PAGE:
The combination of private ownership of the instruments of production with representative political institutions based on widespread suffrage constitutes a compromise between workers, who consent to the private appropriation of profit by owners of capital, and capitalists, who accept the democratic institutions through which workers can make effective claims for an improvement of their material conditions.
This form of societal organization was considered to be inherently unstable by Marx, who believed that capitalist democracy is “only the political form of revolution of bourgeois society and not its conservative form of life,” (1934, p. 18) “only a spasmodic, exceptional state of things … impossible as the normal form of society.” (1972, p. 198) Once introduced, Marx thought, political democracy would either be extended to the “social realm” by workers nationalizing the means of production or subverted by capitalists using the ownership of capital to restore their political power. Yet in many countries, capitalist democracy has persisted over long periods of time.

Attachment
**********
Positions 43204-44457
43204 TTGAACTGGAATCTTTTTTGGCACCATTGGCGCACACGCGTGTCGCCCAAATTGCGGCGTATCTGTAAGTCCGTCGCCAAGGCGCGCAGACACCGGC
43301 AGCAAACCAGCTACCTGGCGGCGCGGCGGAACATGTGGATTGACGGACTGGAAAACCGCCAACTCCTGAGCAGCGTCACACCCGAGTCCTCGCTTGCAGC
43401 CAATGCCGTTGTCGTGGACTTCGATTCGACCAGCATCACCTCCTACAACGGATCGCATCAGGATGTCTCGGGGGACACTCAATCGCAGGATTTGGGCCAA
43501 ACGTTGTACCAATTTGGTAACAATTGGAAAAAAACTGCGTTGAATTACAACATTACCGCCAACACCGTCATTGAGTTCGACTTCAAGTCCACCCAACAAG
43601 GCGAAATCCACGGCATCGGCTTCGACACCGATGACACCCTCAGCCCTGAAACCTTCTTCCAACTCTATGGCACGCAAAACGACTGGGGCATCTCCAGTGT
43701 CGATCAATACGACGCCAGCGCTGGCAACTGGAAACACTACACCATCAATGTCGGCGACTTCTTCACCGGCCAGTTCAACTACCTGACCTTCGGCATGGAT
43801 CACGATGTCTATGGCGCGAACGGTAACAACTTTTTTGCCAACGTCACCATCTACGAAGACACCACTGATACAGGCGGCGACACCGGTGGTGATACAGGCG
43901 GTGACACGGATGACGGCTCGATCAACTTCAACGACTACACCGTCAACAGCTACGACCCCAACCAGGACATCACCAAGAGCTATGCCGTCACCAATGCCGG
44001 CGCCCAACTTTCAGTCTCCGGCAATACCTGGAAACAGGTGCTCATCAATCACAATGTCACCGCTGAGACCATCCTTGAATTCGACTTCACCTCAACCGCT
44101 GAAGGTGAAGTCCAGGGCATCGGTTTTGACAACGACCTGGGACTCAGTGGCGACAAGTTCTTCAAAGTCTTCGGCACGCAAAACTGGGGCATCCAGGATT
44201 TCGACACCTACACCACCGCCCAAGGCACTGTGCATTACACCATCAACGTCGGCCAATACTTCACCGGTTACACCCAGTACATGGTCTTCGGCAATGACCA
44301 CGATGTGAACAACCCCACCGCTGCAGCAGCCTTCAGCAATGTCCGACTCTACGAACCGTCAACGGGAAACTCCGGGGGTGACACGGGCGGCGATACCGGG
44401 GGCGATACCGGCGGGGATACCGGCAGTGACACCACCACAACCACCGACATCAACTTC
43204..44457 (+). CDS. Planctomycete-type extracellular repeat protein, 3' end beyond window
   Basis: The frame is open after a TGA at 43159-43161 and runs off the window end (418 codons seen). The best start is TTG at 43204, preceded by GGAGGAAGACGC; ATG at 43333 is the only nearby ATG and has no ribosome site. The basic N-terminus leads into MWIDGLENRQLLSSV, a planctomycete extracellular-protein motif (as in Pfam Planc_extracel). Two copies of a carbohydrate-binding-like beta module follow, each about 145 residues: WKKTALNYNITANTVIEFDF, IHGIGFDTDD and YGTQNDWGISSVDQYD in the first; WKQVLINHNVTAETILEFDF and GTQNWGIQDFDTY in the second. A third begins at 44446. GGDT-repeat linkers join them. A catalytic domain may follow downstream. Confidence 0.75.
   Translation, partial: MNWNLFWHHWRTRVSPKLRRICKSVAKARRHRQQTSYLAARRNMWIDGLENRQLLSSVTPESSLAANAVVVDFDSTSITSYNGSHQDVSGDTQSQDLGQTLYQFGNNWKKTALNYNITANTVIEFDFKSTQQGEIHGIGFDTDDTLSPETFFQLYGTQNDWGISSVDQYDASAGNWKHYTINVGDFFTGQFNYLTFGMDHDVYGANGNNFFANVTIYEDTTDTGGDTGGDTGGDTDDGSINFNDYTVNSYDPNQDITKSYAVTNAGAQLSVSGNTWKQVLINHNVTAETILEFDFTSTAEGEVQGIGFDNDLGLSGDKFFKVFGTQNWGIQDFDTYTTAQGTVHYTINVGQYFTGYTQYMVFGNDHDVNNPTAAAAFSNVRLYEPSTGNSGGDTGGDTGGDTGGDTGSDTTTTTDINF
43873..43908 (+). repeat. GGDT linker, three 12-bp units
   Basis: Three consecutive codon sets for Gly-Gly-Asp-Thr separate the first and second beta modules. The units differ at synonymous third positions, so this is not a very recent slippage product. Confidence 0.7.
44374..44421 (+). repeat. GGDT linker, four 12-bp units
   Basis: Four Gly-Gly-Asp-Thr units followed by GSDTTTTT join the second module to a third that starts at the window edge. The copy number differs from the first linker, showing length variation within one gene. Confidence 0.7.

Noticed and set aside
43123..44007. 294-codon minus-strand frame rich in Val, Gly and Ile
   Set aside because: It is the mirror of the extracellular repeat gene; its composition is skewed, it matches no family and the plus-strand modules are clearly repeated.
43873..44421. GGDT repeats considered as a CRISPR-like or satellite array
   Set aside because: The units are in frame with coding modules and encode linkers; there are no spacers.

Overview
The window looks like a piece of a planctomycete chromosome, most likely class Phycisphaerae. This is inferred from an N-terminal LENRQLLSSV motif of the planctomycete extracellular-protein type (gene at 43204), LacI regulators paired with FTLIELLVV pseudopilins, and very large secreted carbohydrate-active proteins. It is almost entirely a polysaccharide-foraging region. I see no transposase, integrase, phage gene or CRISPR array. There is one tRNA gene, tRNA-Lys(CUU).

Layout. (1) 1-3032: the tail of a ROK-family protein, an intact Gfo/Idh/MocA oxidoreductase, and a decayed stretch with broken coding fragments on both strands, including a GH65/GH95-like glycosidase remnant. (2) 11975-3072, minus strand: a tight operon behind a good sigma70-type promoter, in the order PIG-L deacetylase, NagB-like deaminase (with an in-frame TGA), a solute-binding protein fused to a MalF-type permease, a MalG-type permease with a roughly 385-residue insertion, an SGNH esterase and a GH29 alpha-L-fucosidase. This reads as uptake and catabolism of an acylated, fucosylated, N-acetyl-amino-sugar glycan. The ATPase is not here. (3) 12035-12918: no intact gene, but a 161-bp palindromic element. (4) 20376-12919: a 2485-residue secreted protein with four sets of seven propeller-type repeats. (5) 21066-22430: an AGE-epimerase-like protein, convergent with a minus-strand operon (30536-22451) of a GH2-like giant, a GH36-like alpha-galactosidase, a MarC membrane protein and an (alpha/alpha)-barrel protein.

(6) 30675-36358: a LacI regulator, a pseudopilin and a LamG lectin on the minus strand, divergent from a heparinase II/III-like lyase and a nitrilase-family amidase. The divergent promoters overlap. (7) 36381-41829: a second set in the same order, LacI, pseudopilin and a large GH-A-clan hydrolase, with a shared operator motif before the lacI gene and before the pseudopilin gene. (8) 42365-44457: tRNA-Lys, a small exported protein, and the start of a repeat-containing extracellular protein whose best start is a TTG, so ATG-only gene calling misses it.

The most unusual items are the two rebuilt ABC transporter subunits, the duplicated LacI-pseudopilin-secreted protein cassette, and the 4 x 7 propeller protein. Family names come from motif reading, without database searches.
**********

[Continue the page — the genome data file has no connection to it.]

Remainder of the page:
Marx's predictions may have been false for at least two distinct reasons. His followers have tended to accept a model of conflict in which interests of classes are irreconcilably opposed to each other, a model that implies that workers should always be hostile to capitalism and capitalists. If this model is correct and if capitalism nevertheless survives in its democratic form, it must be the result of the activities of some institutions, typically thought to be the state, which provide physical repression, ideological domination, cooptation of workers' leaders, or whatever else is necessary to perpetuate capitalism in the face of the permanent threat posed by workers.